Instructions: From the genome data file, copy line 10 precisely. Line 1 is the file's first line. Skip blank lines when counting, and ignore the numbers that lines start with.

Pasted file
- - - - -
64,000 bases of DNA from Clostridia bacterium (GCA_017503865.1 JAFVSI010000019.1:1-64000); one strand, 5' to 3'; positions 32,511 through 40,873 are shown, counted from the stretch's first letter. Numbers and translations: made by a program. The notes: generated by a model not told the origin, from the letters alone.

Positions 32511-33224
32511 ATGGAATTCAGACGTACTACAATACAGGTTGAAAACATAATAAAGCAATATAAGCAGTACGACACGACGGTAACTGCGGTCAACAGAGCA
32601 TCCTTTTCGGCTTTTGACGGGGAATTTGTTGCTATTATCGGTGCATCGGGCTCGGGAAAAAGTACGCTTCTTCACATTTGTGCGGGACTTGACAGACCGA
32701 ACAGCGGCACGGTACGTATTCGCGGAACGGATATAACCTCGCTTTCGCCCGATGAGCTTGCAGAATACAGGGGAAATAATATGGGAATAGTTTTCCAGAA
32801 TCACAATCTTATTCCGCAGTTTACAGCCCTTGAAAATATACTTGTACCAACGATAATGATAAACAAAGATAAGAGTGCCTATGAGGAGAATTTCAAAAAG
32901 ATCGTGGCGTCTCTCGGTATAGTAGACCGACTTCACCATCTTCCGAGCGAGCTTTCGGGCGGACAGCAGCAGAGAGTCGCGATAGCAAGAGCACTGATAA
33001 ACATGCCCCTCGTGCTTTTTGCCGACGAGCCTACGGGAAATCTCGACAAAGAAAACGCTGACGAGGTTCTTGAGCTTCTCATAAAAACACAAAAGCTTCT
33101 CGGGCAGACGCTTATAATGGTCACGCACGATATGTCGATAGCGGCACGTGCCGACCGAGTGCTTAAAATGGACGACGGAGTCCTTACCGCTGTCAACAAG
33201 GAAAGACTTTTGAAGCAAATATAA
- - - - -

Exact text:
33201 GAAAGACTTTTGAAGCAAATATAA